People are passionate about their motorcycles—just like they are with their cars. Whether it's Harley-Davidson, Yamaha, Ducati, or Kawasaki, all motorcyclists have a brand they prefer and ride 'till they die. While the brands have their own pros and cons, they manage to separate themselves from each other. Sporting a unique design and rich history, Kawasaki Ninjas are no different, despite how polarizing the fan reception currently stands.
Known for their speed—and the color green—Kawasaki's background is rooted in motorcycle racing. It makes sense that Ninjas go hand-in-hand with this sport. Like racers who push it to the limit on circuits, so does Kawasaki push the limits of how fast their bikes can go. So, when someone wonders why they make Ninjas that can do 300 hp—that can do 249 mph in half a minute as Road and Track reports—he eventually realizes that speed is in these bikes' blood.
Many argue that Kawasaki Ninjas appeal to a specific group of consumers while shutting out prospective owners. In spite of how narrow Kawasaki's customer base may be today, critics can't refute the larger impact they've had on two-wheelers over the years. Like any other company, though, Kawasaki had to work extra hard to break in and make a splash in the US market. Their efforts have undoubtedly paid off, with Kawasaki now able to make bestselling bikes.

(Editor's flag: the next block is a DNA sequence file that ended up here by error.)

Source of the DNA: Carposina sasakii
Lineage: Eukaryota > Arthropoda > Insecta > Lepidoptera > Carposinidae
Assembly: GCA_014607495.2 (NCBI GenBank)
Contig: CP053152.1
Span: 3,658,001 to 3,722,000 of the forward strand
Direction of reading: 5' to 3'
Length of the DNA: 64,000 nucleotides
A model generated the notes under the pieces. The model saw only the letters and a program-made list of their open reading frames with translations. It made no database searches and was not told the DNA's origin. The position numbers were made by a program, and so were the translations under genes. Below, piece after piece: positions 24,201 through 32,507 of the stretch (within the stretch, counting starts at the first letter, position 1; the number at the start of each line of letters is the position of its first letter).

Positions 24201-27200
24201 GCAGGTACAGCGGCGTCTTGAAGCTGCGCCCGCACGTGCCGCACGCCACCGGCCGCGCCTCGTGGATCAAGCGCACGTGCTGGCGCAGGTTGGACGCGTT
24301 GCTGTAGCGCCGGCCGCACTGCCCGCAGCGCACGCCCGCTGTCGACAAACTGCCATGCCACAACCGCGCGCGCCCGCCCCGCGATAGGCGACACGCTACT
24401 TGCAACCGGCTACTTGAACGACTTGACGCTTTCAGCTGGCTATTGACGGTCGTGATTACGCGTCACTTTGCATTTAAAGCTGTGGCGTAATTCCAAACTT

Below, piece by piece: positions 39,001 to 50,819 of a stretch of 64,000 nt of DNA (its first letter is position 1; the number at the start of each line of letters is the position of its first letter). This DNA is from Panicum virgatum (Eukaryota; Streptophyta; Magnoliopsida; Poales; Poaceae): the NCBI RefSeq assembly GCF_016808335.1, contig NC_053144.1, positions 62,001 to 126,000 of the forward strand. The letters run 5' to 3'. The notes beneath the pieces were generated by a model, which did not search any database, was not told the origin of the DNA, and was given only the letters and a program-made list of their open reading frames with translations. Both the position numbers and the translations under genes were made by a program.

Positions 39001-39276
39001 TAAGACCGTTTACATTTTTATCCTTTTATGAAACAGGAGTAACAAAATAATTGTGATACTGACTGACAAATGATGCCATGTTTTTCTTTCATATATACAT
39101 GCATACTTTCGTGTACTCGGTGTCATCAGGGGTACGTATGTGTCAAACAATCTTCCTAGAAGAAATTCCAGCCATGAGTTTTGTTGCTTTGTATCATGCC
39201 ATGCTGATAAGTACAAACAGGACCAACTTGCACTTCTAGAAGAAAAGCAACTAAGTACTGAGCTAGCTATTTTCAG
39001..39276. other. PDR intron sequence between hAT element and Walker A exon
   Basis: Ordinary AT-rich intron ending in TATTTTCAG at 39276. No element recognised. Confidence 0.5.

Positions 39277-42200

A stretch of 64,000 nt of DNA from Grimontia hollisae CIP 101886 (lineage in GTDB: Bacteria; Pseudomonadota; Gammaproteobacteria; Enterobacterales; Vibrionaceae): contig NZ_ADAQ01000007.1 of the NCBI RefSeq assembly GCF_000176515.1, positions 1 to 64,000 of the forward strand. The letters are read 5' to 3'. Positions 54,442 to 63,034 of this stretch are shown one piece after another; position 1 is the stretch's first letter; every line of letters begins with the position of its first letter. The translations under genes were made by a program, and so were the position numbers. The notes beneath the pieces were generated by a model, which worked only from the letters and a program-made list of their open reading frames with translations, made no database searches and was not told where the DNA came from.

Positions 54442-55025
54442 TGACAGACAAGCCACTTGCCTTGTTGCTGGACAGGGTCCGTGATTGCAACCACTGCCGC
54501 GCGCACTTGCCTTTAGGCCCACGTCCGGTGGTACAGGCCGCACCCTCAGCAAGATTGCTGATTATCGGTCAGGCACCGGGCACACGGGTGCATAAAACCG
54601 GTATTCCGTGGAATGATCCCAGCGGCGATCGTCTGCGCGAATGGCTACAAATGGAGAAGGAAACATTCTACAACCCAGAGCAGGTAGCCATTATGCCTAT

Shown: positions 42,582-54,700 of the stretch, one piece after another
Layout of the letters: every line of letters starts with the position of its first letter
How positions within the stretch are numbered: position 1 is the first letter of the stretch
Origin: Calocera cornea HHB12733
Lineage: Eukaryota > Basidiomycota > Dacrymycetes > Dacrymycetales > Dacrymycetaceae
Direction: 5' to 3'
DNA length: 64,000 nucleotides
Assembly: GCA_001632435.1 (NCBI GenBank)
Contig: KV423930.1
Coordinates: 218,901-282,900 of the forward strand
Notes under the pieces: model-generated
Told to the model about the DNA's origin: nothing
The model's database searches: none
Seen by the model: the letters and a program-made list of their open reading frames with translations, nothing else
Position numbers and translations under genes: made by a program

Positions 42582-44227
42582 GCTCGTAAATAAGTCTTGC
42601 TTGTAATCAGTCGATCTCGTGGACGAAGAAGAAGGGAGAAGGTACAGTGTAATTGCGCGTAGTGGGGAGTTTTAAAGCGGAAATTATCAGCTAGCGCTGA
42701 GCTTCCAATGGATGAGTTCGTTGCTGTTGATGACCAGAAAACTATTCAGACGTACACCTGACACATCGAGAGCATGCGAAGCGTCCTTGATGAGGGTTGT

Even some of the most important facts about Kawasaki Ninjas and their history elude diehard fans, who no longer have to be in the dark about one of the top motorcycle brands today.
Most motorcycles run cheaper than automobiles, which is one of many benefits to riding over driving.
While motorcycles tend to cost anywhere between $5K-$10K, a Ninja 1000 is going to run a little more.
It's generally priced at around $12,000 new. It's no surprise, considering the stats reported on by Motorcycle.com, which states Kawasaki owners have a median income of $91,000. The outlet further details that Ninja 1000 owners' median income is $118,000, going well above and beyond the nation's average. This suggests that owning a Ninja must bring some level of prestige and class to owners.
It's important to look at where something all began in order to appreciate how far it's come today. The first Kawasaki Ninja came out in 1984, as Motorcyclist Online reports. Called the Ninja 900R, it was a sportbike that would go on to influence motorcycles and the racing culture for years to come. It was such a hit that the Ninja 900R would go on to win awards and motivate other makers to step up their sportbike game. Competition is a good thing, especially among motorcycle manufacturers. When the highest quality of craftsmanship is set to new heights, each company pushes to deliver the best.
While the Ninja brand name has become an iconic staple of Kawasaki's series of motorcycles, it has something of a straightforward history. The Marketing Director for Kawasaki in the States, Mike Vaughn, came up with the name, reports Motorcyclist Online. Although the company considered naming the line of motorcycles the "Panther," Vaughn thought he'd suggest the same name he had given to his own boat. It's hard to imagine what it would've been like if they had gone with "Panther," which may not have been as iconic for the brand. It's likely Vaughn or other execs didn't expect Ninjas to carry such a legacy.